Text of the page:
Wednesday, January 13, 2010

non-gimicky grocery smarts


grocery costs are one of the big ones for families and while it is one budget you can play with (not a fixed expense like your mortgage) you still want to be able to eat well, and stay stocked up.


i've always loved the idea of coupons, but was not enamored with the reality (i'm not a fan of shopping unless it's for unnecessary items -- retro notepads, coffee mugs, funky jewellery, knick knacks for the house, magazines ;) so doing it with an extra ream of paper and fidgety kids is not my idea with fun. so i've managed to whittle my bill down without them. (and then to budge it up to include the needs of my littlest who can't tolerate sugar, and then learn my way around that and bring it down again)


i love the idea of a vegetable garden too, but my skills are mostly nurturing decorative herbs -- they look nice, but hardly feed a family of five ;)

and i want to be able to eat steak for dinner and have sushi nights so cost cutting can't cut things like fabulous dinners

the essentials to consider:

- embracing no-name products. i realize some people have a stigma attached to them (i read somewhere that all that yellow in the cart is demeaning to low-budget shoppers which i thought was ridiculous) hello?! non-hydrogenated margarine is the same whether you by the pale green packaging $5+ or the yellow $3

- reading nutrition labels. most of the pricier convenience foods are glorified junk food. often you are better off buying the staples to make them yourselves, or doing without, snack on fruit and veggies, popcorn, (ok, and those on sale chips you can't resist) some things like cookies you can take right out completely and not miss

- follow the sales but not the flyers. flyers usually trigger extra shopping. most stores will have a good selection of low priced healthy products. follow your list or don't. going with an idea of what you want to spend, adding in your head or on a calculator and heading to the checkout when you've reached it means you will be especially concious of the cost per item

- use the grocery savings to make life more enjoyable -- it's easier to get the family on board and leave the junk behind when you can directly link it to a better quality of life -- an extra snowboarding trip, family outing, or $ to entertain friends

- those family meat packages are meant to be brought home and split into several meals, not cooked up entirely for the family in one go and garnished with a packaged sidekick. making your sit down meal an experience: a nice loaf of bread, mixed green salad, a veggie side or two and a healthy portion of meat pre-plated so you know everyone is getting a bit of all the food groups (and you might have an extra chicken wing or two for their lunch tommorow)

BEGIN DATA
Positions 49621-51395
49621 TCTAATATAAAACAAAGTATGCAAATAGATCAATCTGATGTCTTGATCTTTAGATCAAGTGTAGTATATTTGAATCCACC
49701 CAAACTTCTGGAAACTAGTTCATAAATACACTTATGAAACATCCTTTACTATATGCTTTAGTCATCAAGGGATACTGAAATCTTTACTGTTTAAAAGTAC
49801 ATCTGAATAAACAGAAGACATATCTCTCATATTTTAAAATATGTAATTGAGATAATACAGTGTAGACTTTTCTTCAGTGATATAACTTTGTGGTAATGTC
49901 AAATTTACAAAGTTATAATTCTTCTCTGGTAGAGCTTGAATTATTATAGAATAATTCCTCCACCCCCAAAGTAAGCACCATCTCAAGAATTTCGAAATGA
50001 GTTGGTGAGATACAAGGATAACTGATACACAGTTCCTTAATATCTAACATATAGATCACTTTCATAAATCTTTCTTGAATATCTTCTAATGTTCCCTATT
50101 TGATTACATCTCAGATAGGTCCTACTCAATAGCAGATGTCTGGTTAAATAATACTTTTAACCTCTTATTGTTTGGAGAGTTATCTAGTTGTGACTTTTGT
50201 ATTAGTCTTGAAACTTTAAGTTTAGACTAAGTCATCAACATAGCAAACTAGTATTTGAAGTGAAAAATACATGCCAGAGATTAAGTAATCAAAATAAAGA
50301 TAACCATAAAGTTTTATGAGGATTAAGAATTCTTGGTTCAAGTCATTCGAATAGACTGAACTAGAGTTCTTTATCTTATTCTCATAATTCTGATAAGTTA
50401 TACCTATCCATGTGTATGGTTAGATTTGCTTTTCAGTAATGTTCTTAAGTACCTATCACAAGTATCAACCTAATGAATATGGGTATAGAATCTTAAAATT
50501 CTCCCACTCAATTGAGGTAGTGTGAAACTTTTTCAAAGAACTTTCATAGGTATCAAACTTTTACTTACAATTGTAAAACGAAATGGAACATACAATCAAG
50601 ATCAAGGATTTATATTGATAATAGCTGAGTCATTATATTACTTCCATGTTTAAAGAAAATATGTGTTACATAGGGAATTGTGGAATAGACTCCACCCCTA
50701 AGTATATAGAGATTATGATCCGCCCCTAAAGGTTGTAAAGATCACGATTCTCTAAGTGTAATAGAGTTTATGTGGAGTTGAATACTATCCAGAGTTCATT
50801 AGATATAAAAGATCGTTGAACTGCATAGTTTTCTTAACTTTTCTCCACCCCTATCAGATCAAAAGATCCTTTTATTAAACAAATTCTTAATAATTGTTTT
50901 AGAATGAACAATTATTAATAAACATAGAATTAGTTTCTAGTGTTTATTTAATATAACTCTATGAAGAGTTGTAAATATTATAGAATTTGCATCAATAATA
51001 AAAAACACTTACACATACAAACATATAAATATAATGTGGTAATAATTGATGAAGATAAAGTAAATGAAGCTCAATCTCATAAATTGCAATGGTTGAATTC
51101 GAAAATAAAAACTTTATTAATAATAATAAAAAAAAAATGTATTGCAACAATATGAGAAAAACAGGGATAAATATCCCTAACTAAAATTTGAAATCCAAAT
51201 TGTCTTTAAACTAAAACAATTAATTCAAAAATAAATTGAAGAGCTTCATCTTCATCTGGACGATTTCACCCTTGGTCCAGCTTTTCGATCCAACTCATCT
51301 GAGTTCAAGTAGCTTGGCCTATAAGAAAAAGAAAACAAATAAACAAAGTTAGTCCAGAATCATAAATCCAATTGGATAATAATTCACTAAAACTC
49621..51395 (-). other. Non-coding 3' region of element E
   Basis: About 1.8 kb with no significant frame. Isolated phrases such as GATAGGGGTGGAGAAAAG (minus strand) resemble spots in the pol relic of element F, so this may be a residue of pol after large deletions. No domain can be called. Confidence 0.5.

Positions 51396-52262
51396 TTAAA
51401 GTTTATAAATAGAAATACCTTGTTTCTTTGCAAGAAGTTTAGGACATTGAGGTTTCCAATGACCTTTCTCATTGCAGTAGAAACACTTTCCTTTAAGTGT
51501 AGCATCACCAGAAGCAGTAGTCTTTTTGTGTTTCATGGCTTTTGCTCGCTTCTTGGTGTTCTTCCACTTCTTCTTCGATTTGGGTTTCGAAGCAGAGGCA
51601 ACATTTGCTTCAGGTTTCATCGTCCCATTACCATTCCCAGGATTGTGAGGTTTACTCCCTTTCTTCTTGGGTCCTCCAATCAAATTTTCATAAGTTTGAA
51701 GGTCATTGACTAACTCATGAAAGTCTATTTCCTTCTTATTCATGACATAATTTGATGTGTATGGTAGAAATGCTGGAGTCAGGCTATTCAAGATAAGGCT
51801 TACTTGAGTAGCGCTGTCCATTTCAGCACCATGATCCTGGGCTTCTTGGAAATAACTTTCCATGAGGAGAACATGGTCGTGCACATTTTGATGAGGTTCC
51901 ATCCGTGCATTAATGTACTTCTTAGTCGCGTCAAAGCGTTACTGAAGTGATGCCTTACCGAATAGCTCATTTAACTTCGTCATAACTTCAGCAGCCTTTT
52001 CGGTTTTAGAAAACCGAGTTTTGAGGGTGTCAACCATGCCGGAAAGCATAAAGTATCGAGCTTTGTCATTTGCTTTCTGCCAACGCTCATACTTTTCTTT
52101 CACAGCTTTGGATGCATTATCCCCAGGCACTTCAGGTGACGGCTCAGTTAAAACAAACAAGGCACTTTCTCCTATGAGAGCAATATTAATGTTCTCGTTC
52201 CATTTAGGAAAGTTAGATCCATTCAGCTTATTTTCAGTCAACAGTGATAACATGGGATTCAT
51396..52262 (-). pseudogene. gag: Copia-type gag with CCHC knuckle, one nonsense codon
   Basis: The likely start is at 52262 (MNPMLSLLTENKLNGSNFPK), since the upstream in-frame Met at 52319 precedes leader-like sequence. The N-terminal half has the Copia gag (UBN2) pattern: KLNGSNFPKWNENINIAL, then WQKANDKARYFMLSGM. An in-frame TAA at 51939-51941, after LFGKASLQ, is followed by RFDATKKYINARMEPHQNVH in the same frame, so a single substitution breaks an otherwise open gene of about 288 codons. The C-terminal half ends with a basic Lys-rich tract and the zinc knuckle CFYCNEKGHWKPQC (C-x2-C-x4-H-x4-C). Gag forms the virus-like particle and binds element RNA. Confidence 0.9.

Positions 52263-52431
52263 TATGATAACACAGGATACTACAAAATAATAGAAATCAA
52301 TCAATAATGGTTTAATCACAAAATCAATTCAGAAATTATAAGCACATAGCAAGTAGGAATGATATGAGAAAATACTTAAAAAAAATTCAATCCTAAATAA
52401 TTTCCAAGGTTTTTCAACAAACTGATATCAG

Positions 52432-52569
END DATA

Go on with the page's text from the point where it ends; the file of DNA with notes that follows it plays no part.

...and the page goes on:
- be mindful of your waste - this is where a large part of the food budget goes when one is not looking -- an unorganized fridge, not pacing the purchase of perishables, and wasted leftovers or throwing away a handful of grated cheese here, a half a head of brocoli there. if no one in your family is a fan of leftovers -- stop oversizing your dinner prep -- make enough for one sit down meal or freeze the extra right away. (well labelled with the date)

- meal plan to some degree - even if you don't want to be dictated to by the calendar or want the flexibility of ordering in or going out for dinner, just make sure you have enough dinner options for the shopping period, keeping stock with rice, potatoes, veggies, and meats means you can mix and match them into stirfries, salads, or more meat & potato type meals. if you have a hard time cooking without a recipe try http://www.epicurious.com/ type in two on hand ingredients (ie. apples + pork) and start cooking fabulously gourmet like you've been thinking about it all day

- ride the eco wave - try to buy seasonal produce (ie. not strawberries in the dead of winter), use cloths instead of paper towel, less cleaning product than the label says or use microfibre products like norwex and do without completely or go old school and use vinegar, and cold water wash less is more laundry products save you big time too.

- shop off the beaten path - don't overlook dollar stores for lunch bags, garbage bags, etc -- sometimes you will even luck out on name brand shampoos; try discount bakeries especially if you're hooked on an overpriced brand; and discount liquidators often have cereal, diapers, and canned goods on way below retail price (just make sure to check best before dates)

don't rush to call jenny - we often don't think about but by simply eliminating things like icecream and chips from our grocery list we are removing the need to sign up for expensive weight loss programs (the usual junk food purchasing cycle means we are paying for gaining weight and then paying again for losing it)

5 comments :

  1. Jodi Luck12:20 PM

    Great post Michelle!! They are all good ideas and you make some great points!
    I enjoyed reading it.

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  2. excellent suggestions Michelle. what we also do is i buy all my fruits/veggies from a veggie store, most times i pay half of what the grocery store price is. also we buy all our bread at a bread store, more savings!

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  3. Awesome ideas Michelle! Loved reading this.

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  4. Great ideas Michelle. We're buying tonnes of veggies now as I'm trying to get fit and I'm finding they add up pretty quick if I don't pay attention to quantity. For example, buying three plums at PriceSmart in the middle of winter is NOT economical! Luckily the cashier agreed with me and took it off my purchases.

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  5. Great tips, Michelle! Things we all can use this new year!

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love to hear from you :)